There is no question that Trump is the ultimate villain of the Jan. 6 insurrection. But he didn’t act alone.

These five attorneys were not fringe players; nor were they too inexperienced to know better. Each of them was an experienced trial lawyer who knew better. They had achieved levels of professional success that made them capable of resisting Trump’s entreaties. None of them were campaign operatives set to lose their jobs, or otherwise suffer professional setbacks, had Trump accepted that he lost the election.

Indeed, one of the most striking aspects of the indictment is that it was not the political and campaign staff that were pushing the lawyers to falsely claim fraud — it was the reverse. Time and time again, the indictment includes instances where campaign and Republican state and federal employees and officials who were not lawyers are telling the attorneys there is no basis to contest or challenge the election.

On Dec. 8, 2020, Jason Miller, one of Trump’s chief political sycophants, wrote to the former president: “When our research and campaign legal team can’t back up any of the claims made by our Elite Strike Force Legal Team, you can see why we’re 0-32 on our cases. I’ll obviously hustle to help on all fronts, but it’s tough to own any of this when it’s all just conspiracy shit beamed down from the mothership.”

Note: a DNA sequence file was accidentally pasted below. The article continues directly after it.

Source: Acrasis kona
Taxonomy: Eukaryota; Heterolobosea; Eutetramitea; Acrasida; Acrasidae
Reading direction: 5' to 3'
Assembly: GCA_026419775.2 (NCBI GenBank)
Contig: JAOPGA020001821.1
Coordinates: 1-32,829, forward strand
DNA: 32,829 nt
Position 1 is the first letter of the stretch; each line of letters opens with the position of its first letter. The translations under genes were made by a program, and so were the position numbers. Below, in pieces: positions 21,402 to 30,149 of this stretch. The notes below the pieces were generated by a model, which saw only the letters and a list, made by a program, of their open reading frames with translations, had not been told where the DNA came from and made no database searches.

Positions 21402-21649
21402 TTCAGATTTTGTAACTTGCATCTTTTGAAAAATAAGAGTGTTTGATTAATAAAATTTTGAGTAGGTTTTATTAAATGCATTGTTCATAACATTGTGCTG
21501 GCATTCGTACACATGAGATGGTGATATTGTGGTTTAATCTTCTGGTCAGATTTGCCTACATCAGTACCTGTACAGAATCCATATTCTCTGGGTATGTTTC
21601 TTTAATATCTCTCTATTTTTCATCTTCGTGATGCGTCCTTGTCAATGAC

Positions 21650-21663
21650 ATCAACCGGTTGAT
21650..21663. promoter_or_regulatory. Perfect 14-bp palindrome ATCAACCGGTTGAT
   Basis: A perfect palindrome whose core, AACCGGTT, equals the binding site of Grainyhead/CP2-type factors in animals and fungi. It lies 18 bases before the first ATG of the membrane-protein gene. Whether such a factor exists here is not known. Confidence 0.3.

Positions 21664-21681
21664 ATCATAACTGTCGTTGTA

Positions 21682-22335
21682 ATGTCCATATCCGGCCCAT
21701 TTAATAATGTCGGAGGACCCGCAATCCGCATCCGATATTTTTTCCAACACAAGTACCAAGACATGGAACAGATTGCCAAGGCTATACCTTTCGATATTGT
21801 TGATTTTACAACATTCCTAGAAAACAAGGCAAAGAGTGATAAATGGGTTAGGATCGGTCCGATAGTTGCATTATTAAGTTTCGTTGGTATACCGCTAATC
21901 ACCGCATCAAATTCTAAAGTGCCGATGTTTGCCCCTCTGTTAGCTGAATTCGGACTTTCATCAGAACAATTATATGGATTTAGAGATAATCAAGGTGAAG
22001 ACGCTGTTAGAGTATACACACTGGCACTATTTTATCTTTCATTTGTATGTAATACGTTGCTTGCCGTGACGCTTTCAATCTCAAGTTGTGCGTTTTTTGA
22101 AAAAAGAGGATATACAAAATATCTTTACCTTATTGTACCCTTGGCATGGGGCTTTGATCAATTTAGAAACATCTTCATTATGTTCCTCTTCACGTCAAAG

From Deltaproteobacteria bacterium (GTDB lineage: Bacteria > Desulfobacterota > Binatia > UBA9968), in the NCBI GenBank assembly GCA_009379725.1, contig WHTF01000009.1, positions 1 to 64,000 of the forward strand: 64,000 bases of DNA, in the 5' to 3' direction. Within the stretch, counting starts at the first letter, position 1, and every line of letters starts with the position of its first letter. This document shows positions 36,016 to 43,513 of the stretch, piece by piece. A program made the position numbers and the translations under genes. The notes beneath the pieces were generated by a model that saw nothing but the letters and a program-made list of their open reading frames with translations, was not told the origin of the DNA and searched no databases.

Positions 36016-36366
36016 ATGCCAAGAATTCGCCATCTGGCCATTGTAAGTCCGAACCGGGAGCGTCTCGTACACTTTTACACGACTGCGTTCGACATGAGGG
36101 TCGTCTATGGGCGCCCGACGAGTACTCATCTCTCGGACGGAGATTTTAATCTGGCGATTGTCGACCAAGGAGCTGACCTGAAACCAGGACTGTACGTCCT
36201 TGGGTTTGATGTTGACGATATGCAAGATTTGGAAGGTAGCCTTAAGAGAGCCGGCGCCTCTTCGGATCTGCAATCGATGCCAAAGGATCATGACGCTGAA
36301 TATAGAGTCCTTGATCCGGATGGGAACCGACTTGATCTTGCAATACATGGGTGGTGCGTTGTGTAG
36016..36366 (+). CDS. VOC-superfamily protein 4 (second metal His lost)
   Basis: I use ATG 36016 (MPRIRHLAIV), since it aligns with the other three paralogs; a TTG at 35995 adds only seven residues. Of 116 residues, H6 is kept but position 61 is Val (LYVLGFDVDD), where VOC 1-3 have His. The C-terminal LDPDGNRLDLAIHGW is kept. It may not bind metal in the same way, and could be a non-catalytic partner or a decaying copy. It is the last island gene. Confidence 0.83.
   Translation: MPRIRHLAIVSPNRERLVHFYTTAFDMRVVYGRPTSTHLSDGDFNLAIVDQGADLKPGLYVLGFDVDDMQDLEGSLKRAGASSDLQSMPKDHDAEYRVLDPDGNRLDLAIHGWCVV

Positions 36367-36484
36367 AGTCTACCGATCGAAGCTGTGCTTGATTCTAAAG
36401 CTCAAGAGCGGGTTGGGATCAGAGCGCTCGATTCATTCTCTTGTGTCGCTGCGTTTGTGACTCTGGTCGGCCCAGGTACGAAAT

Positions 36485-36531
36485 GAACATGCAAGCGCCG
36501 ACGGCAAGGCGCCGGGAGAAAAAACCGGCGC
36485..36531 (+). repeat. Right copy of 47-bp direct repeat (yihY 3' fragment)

Little did Miller know, Trump and his co-conspirators were only halfway done. By the time President Joe Biden took office, Trump and his allies would file and lose more than 60 separate post-election cases challenging the results of the 2020 election. In each of those cases, Republican lawyers, often multiple attorneys, signed their names to pleadings that were “just conspiracy shit.” Most of those lawyers are not named in this indictment. While some face consequences with the bar, most will never suffer any professional sanction.

Too many Republican lawyers still peddle election lies and conspiracy theories today without consequences from their party. They are invited to Republican Party events, headline conservative gatherings and still capture legal work from the parties’ candidates and elite. It is notable that on the same day that Trump was indicted in Washington, D.C. the Republican’s former nominee for Michigan attorney general, Matthew DePerno, was separately indicted for tampering with voting machines.

But to be honest, even the mainstream GOP lawyers — those that don’t openly defend explicit election subversion — faithfully traffic in the pernicious lies that underpin it — false claims of fraud and excusing voter suppression. Sen. Raphael Warnock (D-Ga.) recently described voter suppression as a “cancer [that] metastasized” from the “Big Lie” and Jan. 6.

Republican lawyers don’t see it that way. They want to believe that you can vilify voting and engage in tactics to suppress the votes of minority and young voters and then turn it off the day after the election. Worse still, they want us to believe that it is moral to draw that distinction.

There is no question that Trump is the ultimate villain of the Jan. 6 insurrection. But he didn’t act alone. As the indictment makes clear, Trump was aided by at least five individual Republican lawyers who deployed their credentials and status as attorneys to subvert the 2020 election, and most detrimentally, the will of the people.